30 November 201911:40

Excerpts from Foreign Minister Sergey Lavrov's interview to Sergey Brilyov, anchor of the Vesti v Subbotu (News on Saturday) programme on Rossiya 1 television channel, Moscow, November 30, 2019

  • de-DE1 en-GB1 es-ES1 ru-RU1 fr-FR1


Sergey Lavrov: Indeed, a number of countries – Great Britain, Norway, Chile, Australia and New Zealand – made claims for a part of the continent and adjacent waters of the Southern Ocean last century, which are called 'sectors.'

Sergey Brilyov: They marked triangles on the map.

Sergey Lavrov: That’s right, triangles. Back then, the Soviet Union and the United States made a joint statement on peremptory non-recognition of any claims and refusal to divide Antarctica into sectors, in order to preserve the continent as the common heritage of the humankind.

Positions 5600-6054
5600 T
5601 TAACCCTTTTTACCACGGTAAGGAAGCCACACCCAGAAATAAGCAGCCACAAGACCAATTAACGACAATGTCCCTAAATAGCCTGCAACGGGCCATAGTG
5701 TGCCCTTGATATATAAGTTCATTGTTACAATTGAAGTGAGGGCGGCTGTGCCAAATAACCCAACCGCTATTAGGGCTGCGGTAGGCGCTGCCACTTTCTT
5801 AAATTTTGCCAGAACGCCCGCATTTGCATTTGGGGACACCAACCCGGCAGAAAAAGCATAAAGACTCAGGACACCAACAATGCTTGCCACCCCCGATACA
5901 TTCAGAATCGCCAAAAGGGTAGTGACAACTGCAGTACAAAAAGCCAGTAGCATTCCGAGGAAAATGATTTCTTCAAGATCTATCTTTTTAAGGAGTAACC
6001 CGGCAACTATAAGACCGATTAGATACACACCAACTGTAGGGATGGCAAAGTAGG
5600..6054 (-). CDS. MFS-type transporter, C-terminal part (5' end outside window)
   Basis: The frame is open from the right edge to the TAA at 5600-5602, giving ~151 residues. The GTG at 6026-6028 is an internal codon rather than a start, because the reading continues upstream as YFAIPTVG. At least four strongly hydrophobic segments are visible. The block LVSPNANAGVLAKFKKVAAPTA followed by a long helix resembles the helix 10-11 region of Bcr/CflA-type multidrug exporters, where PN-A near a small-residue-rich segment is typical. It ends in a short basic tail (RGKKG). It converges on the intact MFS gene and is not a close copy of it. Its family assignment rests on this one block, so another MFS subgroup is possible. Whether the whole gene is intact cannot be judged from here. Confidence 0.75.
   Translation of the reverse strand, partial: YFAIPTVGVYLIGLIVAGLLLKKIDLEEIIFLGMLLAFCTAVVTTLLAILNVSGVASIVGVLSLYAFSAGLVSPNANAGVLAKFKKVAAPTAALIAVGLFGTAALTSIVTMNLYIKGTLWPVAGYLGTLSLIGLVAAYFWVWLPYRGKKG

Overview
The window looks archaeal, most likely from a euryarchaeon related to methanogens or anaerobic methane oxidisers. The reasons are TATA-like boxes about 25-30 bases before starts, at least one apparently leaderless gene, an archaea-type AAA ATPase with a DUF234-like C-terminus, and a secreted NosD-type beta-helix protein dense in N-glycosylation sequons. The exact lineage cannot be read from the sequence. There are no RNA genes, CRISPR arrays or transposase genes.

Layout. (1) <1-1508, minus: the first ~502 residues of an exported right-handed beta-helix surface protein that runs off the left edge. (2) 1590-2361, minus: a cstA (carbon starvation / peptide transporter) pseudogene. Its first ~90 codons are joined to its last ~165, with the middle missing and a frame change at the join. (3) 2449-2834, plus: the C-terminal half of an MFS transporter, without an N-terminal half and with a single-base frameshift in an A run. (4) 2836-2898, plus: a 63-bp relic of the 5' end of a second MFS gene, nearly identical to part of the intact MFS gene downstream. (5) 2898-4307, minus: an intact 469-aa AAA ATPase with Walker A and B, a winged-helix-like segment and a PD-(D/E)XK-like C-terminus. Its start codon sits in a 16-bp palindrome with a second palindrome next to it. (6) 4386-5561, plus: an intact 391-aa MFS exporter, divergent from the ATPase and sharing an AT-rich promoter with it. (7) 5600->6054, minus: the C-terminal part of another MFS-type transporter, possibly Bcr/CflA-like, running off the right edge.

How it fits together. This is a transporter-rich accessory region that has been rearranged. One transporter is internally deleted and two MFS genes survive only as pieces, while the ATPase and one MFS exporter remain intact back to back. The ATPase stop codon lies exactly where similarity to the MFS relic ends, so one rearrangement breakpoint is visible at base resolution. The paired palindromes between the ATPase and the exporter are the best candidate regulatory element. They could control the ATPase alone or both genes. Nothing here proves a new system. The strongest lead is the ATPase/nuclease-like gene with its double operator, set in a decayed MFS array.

Sergey Brilyov: It appears that Russia’s and the United States’ stance on Antarctica is one of the issues that they have complete unanimity on.

Sergey Lavrov: That is true – and this is not the only issue. Since its discovery, Antarctica has been a sort of honeypot, a continent that everyone sought to claim a part of. It even came to serious interstate disputes.  

Sergey Brilyov: There was even shooting.

Sergey Lavrov: There was. But ultimately everything was settled by peaceful means, and I think this experience should be used to settle today's conflicts.

Sergey Brilyov: How sure can we be that the Antarctic Treaty will remain in effect and the world will not descend into another armed conflict?

Sergey Lavrov: I believe no one wants to undermine the Treaty. There are no signs of putting the Treaty at risk.  


The full interview will be posted soon.




Advanced settings